13.5.4 Graduate Certificate in Public Health Strategic Communication
Health communication has been defined as “the main currency of healthcare in the 21st century”(Clancy quoted in Krisberg, 2004). Health Communication is a multidisciplinary field with the objective to share public health information to multiple audiences. The goals of public health communication is to influence, engage, and support individuals, communities, health professionals, special groups, policy makers, and the public to champion, introduce, adopt, or sustain a behaviour, practice, or policy that will ultimately improve health outcomes. The diversity of the audience for public health information necessitates that public health professionals be sensitive to the public’s needs, cultural practices, and environments where they work and live. Additionally, the public health professional must take into account the best research evidence and translate (communicate) this evidence into action.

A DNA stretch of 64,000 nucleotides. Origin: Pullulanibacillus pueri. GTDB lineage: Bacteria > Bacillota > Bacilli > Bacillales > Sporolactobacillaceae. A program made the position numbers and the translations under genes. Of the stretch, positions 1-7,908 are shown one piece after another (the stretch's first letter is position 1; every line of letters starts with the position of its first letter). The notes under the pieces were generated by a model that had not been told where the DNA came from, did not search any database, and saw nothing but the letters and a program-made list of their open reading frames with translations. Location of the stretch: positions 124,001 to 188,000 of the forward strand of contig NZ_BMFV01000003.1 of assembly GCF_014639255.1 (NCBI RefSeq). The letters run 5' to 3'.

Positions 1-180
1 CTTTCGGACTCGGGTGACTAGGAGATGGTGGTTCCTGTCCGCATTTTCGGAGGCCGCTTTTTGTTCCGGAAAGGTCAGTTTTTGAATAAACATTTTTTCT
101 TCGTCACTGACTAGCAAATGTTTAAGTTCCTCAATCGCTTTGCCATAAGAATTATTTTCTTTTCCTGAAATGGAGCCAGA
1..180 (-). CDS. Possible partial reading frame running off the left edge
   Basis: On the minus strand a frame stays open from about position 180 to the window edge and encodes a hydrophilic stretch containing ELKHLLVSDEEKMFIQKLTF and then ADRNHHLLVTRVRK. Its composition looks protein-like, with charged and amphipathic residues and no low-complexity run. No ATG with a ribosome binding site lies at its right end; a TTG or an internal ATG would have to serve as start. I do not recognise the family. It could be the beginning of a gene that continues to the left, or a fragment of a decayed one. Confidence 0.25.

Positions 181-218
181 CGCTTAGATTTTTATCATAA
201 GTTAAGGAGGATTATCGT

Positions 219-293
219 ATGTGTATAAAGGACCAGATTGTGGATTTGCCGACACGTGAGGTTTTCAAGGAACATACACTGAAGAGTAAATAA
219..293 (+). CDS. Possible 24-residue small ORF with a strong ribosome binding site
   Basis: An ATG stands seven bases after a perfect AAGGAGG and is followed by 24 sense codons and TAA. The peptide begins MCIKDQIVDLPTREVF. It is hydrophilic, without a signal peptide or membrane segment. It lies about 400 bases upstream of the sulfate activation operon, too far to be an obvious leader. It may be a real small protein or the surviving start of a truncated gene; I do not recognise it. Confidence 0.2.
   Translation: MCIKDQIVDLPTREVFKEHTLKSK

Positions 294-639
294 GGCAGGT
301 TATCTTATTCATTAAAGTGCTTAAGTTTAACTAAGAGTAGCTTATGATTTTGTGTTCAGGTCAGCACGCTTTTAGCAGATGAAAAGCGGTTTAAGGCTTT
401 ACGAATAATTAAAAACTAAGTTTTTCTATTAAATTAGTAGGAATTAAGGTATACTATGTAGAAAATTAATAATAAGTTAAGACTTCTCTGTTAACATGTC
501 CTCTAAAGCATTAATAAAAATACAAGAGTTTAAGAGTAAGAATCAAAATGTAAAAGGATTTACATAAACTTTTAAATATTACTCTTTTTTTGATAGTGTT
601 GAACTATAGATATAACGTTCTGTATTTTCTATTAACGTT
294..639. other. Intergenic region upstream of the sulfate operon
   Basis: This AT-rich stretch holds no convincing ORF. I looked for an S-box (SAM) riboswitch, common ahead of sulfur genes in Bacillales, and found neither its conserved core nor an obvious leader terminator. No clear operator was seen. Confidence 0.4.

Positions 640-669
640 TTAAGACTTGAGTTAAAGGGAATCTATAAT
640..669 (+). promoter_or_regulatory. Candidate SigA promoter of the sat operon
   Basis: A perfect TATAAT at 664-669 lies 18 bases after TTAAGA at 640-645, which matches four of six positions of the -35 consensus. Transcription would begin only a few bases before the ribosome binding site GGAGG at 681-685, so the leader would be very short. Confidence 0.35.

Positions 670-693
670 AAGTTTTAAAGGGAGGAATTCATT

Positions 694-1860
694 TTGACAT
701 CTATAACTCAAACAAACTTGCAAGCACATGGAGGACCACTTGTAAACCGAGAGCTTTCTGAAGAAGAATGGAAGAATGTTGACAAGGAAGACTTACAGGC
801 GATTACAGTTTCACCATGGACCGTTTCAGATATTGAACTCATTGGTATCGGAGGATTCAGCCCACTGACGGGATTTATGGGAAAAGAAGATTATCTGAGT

A. Admission Requirements
A four-year baccalaureate degree from a recognized educational institution (in a field such as environmental health, nursing, or related health sciences) or equivalent combination of education and experience and have a 3.0 GPA in the last 60 credits of post-secondary education. A professional resume is also required.
B. Program Requirements
- 9 credits required, to include:
- PHSC 620 (Public Health Communications: From Theory to Practice)
- PHSC 621 (Public Health Communication: Becoming a Knowledge Broker)
- PHSC 623 (Public Health Advocacy)
- PHSC 624 (Community Engagement in Public Health)
- PHSC 627 (Strategic Risk Communication in Public Health Practice)
- PHSC 628 (Social and Behavioural Change in Public Health)
- achieve a minimum overall GPA of 2.7 in the required courses
- complete program within 3 years
E. Graduation Requirements
Students graduate on one of the three degree-conferral dates following successful completion of their program requirements as well as the general program requirements of The Faculty of Graduate Studies, section 13.1.4. For further information about graduation requirements, see Graduation Requirements, section 13.1.5.